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As Long as We Are Earthbound

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“Tsukishima, are there fireflies in Miyagi?”

“There are, I suppose. Why are you asking?”

“Good. I’m at Sendai train station right now. Can you pick me up?”


To Tsukishima, Akaashi had always been a figure he looked up to. He was good at dealing with unexpected situations (Bokuto), he could stand on his ground even when everyone else was going wild (everyone in Fukurodani), he knew how not to fall prey to provocations (Kuroo), and on top of it all, he could make silence not uncomfortable (Kozume and himself). It’s just that there were times when he did rather unexpected things. Such as now, at Sendai train station, on a Friday evening.

“Um, Akaashi-san, what brings you here on such a short notice?”

“Ah, right. I was trying to find inspiration for my photography project. I thought about fireflies, there’s none of them in Tokyo.”

“I see. It’s not like I know where to find fireflies, but we can try the riverbank.”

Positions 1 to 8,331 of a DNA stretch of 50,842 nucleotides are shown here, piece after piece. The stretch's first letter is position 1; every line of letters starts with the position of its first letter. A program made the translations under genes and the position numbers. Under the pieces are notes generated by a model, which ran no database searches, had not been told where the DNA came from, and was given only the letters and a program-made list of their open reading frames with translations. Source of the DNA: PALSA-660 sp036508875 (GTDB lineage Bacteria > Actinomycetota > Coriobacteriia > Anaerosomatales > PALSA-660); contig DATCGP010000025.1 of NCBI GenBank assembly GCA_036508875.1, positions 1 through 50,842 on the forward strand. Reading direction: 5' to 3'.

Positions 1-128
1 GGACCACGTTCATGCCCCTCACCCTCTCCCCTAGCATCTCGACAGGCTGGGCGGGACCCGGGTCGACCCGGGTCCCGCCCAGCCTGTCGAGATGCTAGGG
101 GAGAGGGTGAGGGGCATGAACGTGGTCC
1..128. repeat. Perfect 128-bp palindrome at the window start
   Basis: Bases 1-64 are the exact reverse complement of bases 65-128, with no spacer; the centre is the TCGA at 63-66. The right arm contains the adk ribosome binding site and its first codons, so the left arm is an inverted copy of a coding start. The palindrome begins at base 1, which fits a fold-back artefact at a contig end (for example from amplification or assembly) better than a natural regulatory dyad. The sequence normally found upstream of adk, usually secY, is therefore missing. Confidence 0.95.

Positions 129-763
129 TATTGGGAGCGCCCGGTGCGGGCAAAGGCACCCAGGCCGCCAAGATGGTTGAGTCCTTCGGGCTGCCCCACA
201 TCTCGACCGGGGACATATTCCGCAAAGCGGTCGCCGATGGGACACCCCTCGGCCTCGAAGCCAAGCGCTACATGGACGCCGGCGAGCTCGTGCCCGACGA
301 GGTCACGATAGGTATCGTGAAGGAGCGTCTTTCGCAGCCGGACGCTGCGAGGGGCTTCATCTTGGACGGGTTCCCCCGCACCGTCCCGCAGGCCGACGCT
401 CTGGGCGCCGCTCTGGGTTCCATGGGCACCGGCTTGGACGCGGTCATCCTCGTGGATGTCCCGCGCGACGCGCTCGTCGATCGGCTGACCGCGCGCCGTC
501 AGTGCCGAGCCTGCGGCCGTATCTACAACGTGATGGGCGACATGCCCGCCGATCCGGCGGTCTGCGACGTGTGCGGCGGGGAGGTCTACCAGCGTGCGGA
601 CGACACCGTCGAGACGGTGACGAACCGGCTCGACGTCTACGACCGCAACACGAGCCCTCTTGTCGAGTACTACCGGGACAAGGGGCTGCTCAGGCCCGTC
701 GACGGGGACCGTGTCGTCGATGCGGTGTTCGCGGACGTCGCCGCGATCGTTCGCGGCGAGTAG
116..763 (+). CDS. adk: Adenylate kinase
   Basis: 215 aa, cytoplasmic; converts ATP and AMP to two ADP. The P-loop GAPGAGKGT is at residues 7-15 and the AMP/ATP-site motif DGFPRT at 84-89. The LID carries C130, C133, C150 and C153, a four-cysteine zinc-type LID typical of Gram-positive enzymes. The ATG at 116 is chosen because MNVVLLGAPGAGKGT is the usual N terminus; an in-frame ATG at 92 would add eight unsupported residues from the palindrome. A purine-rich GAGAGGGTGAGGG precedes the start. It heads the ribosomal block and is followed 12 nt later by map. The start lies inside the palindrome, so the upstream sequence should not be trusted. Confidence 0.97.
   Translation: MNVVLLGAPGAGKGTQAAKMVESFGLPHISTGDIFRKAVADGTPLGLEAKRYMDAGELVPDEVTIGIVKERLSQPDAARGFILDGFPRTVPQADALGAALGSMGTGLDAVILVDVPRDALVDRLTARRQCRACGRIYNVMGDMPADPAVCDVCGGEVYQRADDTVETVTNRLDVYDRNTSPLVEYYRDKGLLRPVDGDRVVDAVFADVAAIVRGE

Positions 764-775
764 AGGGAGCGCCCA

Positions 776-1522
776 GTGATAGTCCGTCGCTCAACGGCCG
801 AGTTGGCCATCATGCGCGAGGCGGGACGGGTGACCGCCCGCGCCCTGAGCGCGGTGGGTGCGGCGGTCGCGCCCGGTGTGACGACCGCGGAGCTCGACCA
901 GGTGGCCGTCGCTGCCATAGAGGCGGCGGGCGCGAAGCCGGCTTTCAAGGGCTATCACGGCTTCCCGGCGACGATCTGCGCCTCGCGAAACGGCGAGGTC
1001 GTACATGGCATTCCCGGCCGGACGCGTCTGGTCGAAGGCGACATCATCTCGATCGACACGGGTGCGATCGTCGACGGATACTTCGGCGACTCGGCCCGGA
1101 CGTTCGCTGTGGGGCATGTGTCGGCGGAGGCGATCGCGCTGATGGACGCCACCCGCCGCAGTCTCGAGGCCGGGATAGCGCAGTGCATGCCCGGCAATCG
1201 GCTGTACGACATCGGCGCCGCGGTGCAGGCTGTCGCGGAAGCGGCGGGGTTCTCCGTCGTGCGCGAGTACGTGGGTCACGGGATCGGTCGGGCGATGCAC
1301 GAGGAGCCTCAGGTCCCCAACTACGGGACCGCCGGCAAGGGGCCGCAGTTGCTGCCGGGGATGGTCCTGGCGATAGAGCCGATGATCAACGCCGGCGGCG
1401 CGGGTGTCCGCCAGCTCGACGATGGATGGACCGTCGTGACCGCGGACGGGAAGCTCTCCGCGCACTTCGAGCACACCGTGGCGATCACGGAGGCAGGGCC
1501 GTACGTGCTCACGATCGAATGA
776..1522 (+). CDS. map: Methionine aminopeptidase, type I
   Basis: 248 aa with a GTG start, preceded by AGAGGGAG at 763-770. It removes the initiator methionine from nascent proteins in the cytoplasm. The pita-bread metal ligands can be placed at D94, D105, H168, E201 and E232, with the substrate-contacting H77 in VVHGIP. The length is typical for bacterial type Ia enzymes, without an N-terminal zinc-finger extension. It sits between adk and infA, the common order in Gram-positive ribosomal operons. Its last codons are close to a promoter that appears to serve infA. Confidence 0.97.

“Thanks. Sorry for making you go out at this timing.”

“It’s alright. You’ve helped me a lot, it’s only reasonable to do this much. Are you planning to stay the night?”

“Only if it is convenient for you. Otherwise I’ll find a cheap hotel somewhere.”

“I’ll inform my parents that you are staying.”

“Alright. Thanks again.”


Akaashi followed Tsukishima along a riverbank until they found a spot with fireflies flying about. There weren’t that many of the, but it was enough to look good in pictures. Akaashi took out his equipment while Tsukishima observed. The face Akaashi made upon looking at the screen of his DSLR camera cued Tsukishima to look closer at said screen. No memory space? It wasn’t like Akaashi to come unprepared. The distasteful expression Akaashi was making grew more intense as he scrolled through Bokuto’s horrible attempts at selfie, some photographs of random things like a stray cat’s tail or their potted cactus plant, half of Kuroo’s face and a glimpse of his bedhead, all blurred and eating up Akaashi’s memory space. Tsukishima felt the need to applaud Akaashi for his fortitude in putting up with these people.

While waiting for Akaashi to finish with the preparation, Tsukishima went in to inspect the fireflies more closely. He wasn’t very fond of the outdoors so rarely did he get a chance to experience things like this. The flickering light of the fireflies distracted him enough that he failed to realise his music player’s slipping out of his hand. Tsukishima bent down to pick it up and that was when he heard a shutter sound.